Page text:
On Different Degrees of Smallness

We shall find that in our processes of calculation we have to deal with small quantities of various degrees of smallness.

We shall have also to learn under what circumstances we may consider small quantities to be so minute that we may omit them from consideration. Everything depends upon relative minuteness.

Before we fix any rules let us think of some familiar cases. There are $60$ minutes in the hour, $24$ hours in the day, $7$ days in the week. There are therefore $1440$ minutes in the day and $10080$ minutes in the week.

Obviously $1$ minute is a very small quantity of
time compared with a whole week. Indeed, our
forefathers considered it small as compared with an
hour, and called it “one minùte,” meaning a minute
fraction–namely one sixtieth–of an hour. When
they came to require still smaller subdivisions of time,
they divided each minute into $60$ still smaller parts,
which, in Queen Elizabeth's days, they called “second
minùtes” (*i.e.:* small quantities of the second order of
minuteness). Nowadays we call these small quantities
of the second order of smallness “seconds.” But few
people know *why* they are so called.

Now if one minute is so small as compared with a whole day, how much smaller by comparison is one second!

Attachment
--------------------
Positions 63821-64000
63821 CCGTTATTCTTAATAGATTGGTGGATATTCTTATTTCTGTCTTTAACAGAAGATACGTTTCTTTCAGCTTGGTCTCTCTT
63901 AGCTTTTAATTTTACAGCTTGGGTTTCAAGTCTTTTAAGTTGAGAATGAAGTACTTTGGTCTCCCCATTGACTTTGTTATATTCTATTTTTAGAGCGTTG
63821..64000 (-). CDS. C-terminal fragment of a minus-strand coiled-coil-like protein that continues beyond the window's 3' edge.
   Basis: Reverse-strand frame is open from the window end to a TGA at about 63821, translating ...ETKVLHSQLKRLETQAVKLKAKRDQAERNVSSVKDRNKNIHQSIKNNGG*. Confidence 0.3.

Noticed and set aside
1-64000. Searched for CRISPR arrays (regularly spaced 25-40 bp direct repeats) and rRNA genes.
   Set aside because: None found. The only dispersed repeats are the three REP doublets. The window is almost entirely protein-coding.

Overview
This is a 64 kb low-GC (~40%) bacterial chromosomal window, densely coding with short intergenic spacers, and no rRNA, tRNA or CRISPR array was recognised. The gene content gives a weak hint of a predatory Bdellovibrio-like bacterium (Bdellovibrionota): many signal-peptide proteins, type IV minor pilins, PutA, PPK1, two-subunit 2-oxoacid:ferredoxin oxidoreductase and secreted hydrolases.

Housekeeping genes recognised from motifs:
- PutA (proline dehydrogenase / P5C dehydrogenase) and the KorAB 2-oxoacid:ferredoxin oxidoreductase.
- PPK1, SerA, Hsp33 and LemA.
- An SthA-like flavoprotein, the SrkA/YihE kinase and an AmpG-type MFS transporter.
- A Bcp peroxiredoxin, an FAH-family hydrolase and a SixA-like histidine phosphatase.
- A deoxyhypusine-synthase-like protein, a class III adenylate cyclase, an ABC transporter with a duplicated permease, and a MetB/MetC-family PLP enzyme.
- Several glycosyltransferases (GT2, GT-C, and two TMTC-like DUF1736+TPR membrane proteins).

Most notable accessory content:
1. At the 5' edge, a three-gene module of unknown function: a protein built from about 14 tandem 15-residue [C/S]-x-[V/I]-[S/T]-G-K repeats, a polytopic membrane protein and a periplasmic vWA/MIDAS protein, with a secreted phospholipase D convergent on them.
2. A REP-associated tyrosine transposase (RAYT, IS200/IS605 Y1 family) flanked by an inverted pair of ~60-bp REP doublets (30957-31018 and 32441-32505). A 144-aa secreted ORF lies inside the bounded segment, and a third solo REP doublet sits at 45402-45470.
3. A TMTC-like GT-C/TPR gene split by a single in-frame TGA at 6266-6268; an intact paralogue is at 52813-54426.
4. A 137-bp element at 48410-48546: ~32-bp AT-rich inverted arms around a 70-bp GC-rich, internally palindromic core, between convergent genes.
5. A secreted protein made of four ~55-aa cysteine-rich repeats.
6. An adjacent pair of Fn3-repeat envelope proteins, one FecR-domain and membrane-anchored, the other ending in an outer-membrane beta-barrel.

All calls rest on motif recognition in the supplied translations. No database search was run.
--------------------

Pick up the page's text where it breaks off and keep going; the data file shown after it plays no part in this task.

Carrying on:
Again, think of a farthing as compared with a
sovereign: it is barely worth more than $\frac{1}{1000}$ part.
A farthing more or less is of precious little importance
compared with a sovereign: it may certainly be regarded
as a *small* quantity. But compare a farthing
with £$1000$: relatively to this greater sum, the
farthing is of no more importance than $\frac{1}{1000}$ of a
farthing would be to a sovereign. Even a golden
sovereign is relatively a negligible quantity in the
wealth of a millionaire.

Now if we fix upon any numerical fraction as
constituting the proportion which for any purpose
we call relatively small, we can easily state other
fractions of a higher degree of smallness. Thus if,
for the purpose of time, $\frac{1}{60}$ be called a *small* fraction,
then $\frac{1}{60}$ of $\frac{1}{60}$ (being a *small* fraction of a *small*
fraction) may be regarded as a *small quantity of the
second order* of smallness.*

Or, if for any purpose we were to take $1$ per cent. (*i.e.:* $\frac{1}{100}$) as a *small* fraction, then $1$ per cent. of
$1$ per cent. (*i.e.:* $\frac{1}{10,000}$) would be a small fraction
of the second order of smallness; and $\frac{1}{1,000,000}$ would
be a small fraction of the third order of smallness,
being $1$ per cent. of $1$ per cent. of $1$ per cent.

Lastly, suppose that for some very precise purpose
we should regard $\frac{1}{1,000,000}$ as “small.” Thus, if a
first-rate chronometer is not to lose or gain more than
half a minute in a year, it must keep time with an
accuracy of $1$ part in $1,051,200$. Now if, for such a
purpose, we regard $\frac{1}{1,000,000}$ (or one millionth) as a
small quantity, then $\frac{1}{1,000,000}$ of $\frac{1}{1,000,000}$, that is
$\frac{1}{1,000,000,000,000}$ (or one billionth^{}†) will be a small
quantity of the second order of smallness, and may
be utterly disregarded, by comparison.

Then we see that the smaller a small quantity itself
is, the more negligible does the corresponding small
quantity of the second order become. Hence we